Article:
In one of the deadliest attacks against the Jewish community in the United States, a man shouting anti-Semitic slurs opened fire inside a Pittsburgh synagogue, killing 11 congregants and wounding six others. The gunman shot indiscriminately at worshipers for several minutes.
- In the last five years, there have been at least 29 shootings in the United States with four or more fatalities, according to data compiled by the Violence Project. The number of overall injuries from firearms reached a 50-year high in 2017, with nearly 40,000 people killed.
- Americans make up about 4.4 percent of the global population but own 42 percent of the world’s guns. Research shows that 31 percent of mass shootings worldwide from 1966 to 2012 were committed by Americans.
- The Times examined how weapons were obtained in 19 shootings from 2009 to 2018. Many of the guns used in mass shootings are bought legally and with a federal background check.
- At the state level, there is a checkerboard of gun laws that align with the partisan tilt of each state. While 13 Democratic-controlled states have restricted gun access in recent years, 14 Republican states have loosened their gun laws.
June 28, 2018: A newsroom in Annapolis, Md.
A man armed with a shotgun and smoke grenades assaulted the newsroom of a community newspaper chain in Annapolis, Md., killing five staff members, injuring two others. The gunman had previously sued journalists at the chain, the Capital Gazette, for defamation and had waged a social media campaign against them.
May 18, 2018: A high school in Santa Fe, Texas
Armed with a shotgun and a .38 revolver hidden under his coat, a 17-year-old student opened fire on his high school campus, Santa Fe High School, killing 10 people, many of them his fellow students, and wounding 10 more, the authorities said. Witnesses said that the gunman first entered an art classroom, said “Surprise!” and started shooting.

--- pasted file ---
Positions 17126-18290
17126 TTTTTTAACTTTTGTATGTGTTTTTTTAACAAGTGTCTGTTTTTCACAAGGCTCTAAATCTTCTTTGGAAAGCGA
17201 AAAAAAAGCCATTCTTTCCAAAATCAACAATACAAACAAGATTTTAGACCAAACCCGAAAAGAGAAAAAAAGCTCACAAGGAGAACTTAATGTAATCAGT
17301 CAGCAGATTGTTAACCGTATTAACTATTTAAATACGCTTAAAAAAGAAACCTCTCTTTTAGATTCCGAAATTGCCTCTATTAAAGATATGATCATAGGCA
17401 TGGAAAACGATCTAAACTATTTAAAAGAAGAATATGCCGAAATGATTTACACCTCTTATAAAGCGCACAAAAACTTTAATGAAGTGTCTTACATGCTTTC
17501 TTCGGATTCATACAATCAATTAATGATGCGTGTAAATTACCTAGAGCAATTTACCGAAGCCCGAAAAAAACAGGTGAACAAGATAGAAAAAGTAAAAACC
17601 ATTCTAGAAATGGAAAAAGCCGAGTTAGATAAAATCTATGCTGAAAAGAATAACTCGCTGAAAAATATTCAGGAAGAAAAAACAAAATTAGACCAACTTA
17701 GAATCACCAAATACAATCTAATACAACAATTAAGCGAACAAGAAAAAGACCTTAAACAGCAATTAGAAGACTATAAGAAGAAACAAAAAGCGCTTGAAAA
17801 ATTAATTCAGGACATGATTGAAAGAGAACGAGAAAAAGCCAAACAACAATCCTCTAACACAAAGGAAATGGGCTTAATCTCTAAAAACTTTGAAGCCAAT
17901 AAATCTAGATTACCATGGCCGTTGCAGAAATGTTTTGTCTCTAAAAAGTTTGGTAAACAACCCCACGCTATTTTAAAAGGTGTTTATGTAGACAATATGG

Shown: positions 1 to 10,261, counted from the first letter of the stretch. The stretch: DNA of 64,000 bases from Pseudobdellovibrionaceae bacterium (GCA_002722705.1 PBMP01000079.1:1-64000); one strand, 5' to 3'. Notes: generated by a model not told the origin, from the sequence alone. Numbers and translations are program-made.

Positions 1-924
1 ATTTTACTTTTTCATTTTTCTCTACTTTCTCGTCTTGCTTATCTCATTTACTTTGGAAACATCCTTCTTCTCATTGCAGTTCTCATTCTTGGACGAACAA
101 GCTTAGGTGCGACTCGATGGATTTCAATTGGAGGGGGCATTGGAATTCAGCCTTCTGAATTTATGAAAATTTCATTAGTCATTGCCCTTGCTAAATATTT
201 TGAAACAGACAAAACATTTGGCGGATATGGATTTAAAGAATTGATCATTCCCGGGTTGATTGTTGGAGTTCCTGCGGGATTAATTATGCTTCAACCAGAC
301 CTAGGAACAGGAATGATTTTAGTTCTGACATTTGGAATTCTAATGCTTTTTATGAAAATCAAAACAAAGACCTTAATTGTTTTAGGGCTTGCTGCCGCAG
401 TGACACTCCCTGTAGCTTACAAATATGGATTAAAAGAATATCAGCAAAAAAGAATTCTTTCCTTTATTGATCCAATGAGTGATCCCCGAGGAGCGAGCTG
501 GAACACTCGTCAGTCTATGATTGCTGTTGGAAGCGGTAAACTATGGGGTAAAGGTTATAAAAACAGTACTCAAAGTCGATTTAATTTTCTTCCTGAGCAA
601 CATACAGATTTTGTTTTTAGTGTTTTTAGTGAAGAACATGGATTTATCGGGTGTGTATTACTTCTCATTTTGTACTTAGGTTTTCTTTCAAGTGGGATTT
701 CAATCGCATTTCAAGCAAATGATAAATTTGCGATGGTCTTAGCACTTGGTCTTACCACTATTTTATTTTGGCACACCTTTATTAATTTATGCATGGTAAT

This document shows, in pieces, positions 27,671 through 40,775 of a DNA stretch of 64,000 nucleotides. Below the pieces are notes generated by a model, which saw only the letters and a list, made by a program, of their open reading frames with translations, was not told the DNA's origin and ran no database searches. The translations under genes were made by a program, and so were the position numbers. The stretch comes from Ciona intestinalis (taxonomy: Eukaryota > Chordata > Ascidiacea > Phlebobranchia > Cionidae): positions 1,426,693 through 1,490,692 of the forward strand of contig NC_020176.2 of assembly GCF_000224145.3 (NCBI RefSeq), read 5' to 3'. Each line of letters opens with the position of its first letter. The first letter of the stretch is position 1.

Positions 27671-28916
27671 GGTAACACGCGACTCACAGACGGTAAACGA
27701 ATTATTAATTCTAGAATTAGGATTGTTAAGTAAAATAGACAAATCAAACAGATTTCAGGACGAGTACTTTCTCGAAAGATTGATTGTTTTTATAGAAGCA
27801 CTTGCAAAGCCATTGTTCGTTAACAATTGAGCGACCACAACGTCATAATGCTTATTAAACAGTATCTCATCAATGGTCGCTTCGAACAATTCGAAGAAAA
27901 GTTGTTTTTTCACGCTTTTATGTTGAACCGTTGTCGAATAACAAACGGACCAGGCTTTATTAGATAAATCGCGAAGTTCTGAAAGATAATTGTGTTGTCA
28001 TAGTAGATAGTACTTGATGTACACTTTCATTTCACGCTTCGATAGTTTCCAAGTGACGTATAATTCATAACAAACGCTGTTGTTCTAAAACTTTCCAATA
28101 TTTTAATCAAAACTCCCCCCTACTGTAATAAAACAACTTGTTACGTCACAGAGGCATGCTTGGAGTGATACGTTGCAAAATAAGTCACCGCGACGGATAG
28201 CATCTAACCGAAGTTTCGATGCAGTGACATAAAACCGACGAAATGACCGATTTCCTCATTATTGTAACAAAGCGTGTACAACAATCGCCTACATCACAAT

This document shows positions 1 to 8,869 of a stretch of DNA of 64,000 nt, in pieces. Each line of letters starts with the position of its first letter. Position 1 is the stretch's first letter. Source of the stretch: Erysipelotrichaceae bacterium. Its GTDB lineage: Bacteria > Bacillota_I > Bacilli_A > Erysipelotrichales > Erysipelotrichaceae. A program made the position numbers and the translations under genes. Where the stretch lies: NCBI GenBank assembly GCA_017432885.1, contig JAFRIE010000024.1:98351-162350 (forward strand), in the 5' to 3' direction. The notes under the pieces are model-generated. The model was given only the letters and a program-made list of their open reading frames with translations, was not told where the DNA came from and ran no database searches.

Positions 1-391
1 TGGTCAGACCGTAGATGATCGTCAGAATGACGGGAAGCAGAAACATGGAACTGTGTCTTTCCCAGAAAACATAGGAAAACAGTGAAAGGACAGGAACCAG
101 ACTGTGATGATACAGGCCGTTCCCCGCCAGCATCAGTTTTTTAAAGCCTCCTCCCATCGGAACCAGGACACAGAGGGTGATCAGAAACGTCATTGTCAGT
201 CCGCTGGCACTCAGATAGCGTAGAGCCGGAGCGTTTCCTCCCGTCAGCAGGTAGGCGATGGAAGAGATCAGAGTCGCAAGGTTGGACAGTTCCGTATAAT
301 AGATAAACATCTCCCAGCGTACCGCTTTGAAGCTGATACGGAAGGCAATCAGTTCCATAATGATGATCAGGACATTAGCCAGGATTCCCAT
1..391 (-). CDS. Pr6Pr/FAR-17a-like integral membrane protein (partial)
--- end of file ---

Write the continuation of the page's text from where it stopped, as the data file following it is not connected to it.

Feb. 14, 2018: A high school in Parkland, Fla.
A 19-year-old man barged into his former high school about an hour northwest of Miami and opened fire on students and teachers, killing 17 people. The shooting prompted a wave of nationwide, student-led protests calling on lawmakers to tighten gun laws.
Nov. 5, 2017: A church in Sutherland Springs, Texas
A gunman with a ballistic vest strapped to his chest and a military-style rifle in his hands stormed into a Sunday church service at a small Baptist church in rural Texas and sprayed bullets into its pews. He killed 26 people, including nine members of a single family, and left 20 people wounded, many of them severely. The gunman later shot himself.
Oct. 1, 2017: A concert in Las Vegas
In one of the deadliest mass shootings in American history, a gunman perched on the 32nd floor of the Mandalay Bay Resort and Casino, smashed the windows of his suite with a hammer and shot at a crowd of 22,000 people at an outdoor country music festival. Fifty-eight people were killed and 887 sustained documented injuries, either from gunfire or while running to safety.
Jan. 6, 2017: An airport in Fort Lauderdale, Fla.
As an airline passenger retrieved his checked luggage, he pulled a 9-millimeter handgun out of his suitcase and used it to kill five people and wound six others at Fort Lauderdale-Hollywood International Airport in Florida. When he ran out of ammunition, he lay on the floor, waiting to be arrested.
July 7, 2016: Downtown Dallas
A heavily armed sniper targeted police officers in downtown Dallas, leaving five of them dead. The gunman turned a demonstration against fatal police shootings of Black men in Minnesota and Louisiana from a peaceful march focused on violence committed by officers into a scene of chaos and bloodshed.
June 12, 2016: The Pulse nightclub in Orlando, Fla.
A gunman who had proclaimed allegiance to the Islamic State terrorist group attacked a crowded gay nightclub, Pulse, in Orlando, Fla., killing 50 people and wounding 53 others. After a three-hour standoff following the initial assault, law enforcement officials raided the club and fatally shot the gunman.